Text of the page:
CAIRO -- The Egyptian military has enlisted Muslim scholars in a propaganda campaign to convince soldiers and policemen that they have a religious duty to obey orders to use deadly force against supporters of ousted President Mohammed Morsi.
The effort is a signal that the generals are worried about insubordination in the ranks, after security forces have killed hundreds of their fellow Egyptians who were protesting the military's removal of the elected president -- violence by the armed forces against civilians that is without precedent in the country's modern history.
The recourse to religion to justify the killing is also a new measure of the depth of the military's determination to break down the main pillar of Mr. Morsi's support, the Islamists of the Muslim Brotherhood. Indeed, after ousting Mr. Morsi in the name of tolerance, inclusiveness and an end to religious rule, the military is now sending religious messages to its troops that sound surprisingly similar to the arguments of radical militants who call for violence against political opponents whom they deem to be nonbelievers.
"When somebody comes who tries to divide you, then kill them, whoever they are," Ali Gomaa, the former mufti appointed under President Hosni Mubarak, is seen telling soldiers in a video made by the military's Department of Moral Affairs. "Even with the sanctity and greatness of blood, the [Prophet Muhammad] permits us to fight this," he said in the video, likening opponents of the military takeover -- implicitly, the Brotherhood -- to an early Islamic sect that some scholars considered to be infidels, and thus permissible to kill. Mr. Gomaa said later that the military had shown the video to troops and riot police officers across Egypt.
In a video against the same backdrop, Salem Abdel Galil, a former senior scholar in the ministry that oversaw mosques under Mr. Mubarak, appeared to say such opponents were "aggressors who have to repent to God." They are "not honorable Egyptians," he said.
"If they continue like this, then they are neither recognized by religion, nor by reason or logic," Mr. Abdel Galil said, adding that "to use weapons when needed" against such foes was the duty of the armed forces. "The heart is at ease about this."
In a Facebook posting Sunday night, Mr. Abdel Galil said his comments were made in response to questions about "terrorists who attack the military," not Morsi supporters, but that the video released to the public was edited to distort his meaning.
Amr Khaled, a televangelist who is popular with young Muslims, specifically addressed the question of insubordination in a military video. "You don't obey your commander while performing a great task?" he said, adding, "You, you conscript in the Egyptian military, you are performing a task for God Almighty!"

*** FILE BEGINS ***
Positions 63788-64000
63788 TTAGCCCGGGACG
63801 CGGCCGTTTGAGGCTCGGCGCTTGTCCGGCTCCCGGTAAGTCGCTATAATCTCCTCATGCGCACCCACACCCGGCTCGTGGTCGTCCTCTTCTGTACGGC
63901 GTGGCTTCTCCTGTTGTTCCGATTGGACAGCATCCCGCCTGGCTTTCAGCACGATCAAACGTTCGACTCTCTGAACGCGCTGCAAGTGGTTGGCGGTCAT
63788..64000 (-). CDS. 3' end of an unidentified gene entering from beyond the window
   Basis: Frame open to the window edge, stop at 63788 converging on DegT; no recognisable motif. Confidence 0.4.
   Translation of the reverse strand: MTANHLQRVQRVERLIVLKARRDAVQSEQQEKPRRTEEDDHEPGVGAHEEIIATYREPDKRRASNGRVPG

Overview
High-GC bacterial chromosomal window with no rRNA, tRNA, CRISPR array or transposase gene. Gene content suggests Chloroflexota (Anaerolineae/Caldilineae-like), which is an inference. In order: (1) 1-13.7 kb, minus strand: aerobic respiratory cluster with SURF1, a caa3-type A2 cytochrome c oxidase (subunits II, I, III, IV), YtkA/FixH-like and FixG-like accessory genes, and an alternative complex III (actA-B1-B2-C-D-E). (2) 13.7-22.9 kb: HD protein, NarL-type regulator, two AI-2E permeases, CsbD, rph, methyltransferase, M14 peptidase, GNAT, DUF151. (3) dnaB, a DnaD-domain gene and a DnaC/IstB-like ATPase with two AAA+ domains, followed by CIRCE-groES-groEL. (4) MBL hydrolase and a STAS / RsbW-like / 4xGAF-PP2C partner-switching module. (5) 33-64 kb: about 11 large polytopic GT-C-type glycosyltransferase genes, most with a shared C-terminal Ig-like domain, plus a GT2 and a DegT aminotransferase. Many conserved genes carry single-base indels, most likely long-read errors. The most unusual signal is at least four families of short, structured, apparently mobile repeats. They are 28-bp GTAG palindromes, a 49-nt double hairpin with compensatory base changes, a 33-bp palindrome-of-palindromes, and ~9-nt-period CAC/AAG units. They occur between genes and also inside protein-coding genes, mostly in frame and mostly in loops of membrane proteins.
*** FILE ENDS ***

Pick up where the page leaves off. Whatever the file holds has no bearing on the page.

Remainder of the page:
Asked a series of questions about the speeches in an email, Col. Ahmed Aly, a military spokesman, replied that the military held monthly "cultural meetings" about broad subjects, including religion. Mr. Gomaa was one of several scholars who visited "to lecture our officers," Col. Aly said.
It was unclear when the military filmed the speeches or distributed them to the troops. Segments of them were posted on the Internet over the weekend.
On Sunday, one Egyptian court opened the first trials of top Brotherhood leaders arrested in the crackdown. Top Brotherhood leader Mohammed Badie and five other members of the Islamist Brotherhood saw their hearings postponed until Oct. 29.
In another court began the retrial of Mr. Mubarak, 85, released last week from prison, on charges of directing the killing of protesters. His lawyers are expected to argue, among other things, that the security forces under Mr. Mubarak were restrained compared to the violence unleashed this month on the sit-in protests against the takeover. His trial has been postponed to Sept. 14.
Political scientists say that worries about insubordination are understandable, because the ranks of both the army and the riot police are made up mainly of hundreds of thousands of conscripts drafted into mandatory military service. More than 1,100 civilians have been killed in the crackdown since Aug. 14, and many of the conscripts are likely to have lost a cousin or relative, or heard stories of the carnage.
As grieving Islamists searched for the bodies of the missing after the authorities broke up the pro-Morsi sit-ins, many were eager to talk, and speculate, about their own family members who were serving in the police and the military.
"There is a fear of disobedience" in the clerics' videotaped speeches, said Emad Shahin, a political scientist at the American University in Cairo.
"Now we are going into fatwa wars," he said, referring to declarations of rulings by Muslim clerics. The new government, he added, "is waging an all-out war, and using all the weapons at their hands, including religious fatwas, to dehumanize their opponents and justify killing them."
Some Morsi supporters have tried to turn the tables, arguing that Gen. Abdel-Fattah el-Sissi was the aggressor who divided the country when he overturned a legitimate, democratically elected government.
The first fragmentary account of the clerics' statements appeared Wednesday in a harsh report on a website aligned with the Muslim Brotherhood. That suggested that at least some of the soldiers and police officers who heard the speeches sympathized with the Brotherhood enough to leak the information.
Then professional-quality segments of the speeches began appearing on the Internet over the weekend.
Associated Press contributed.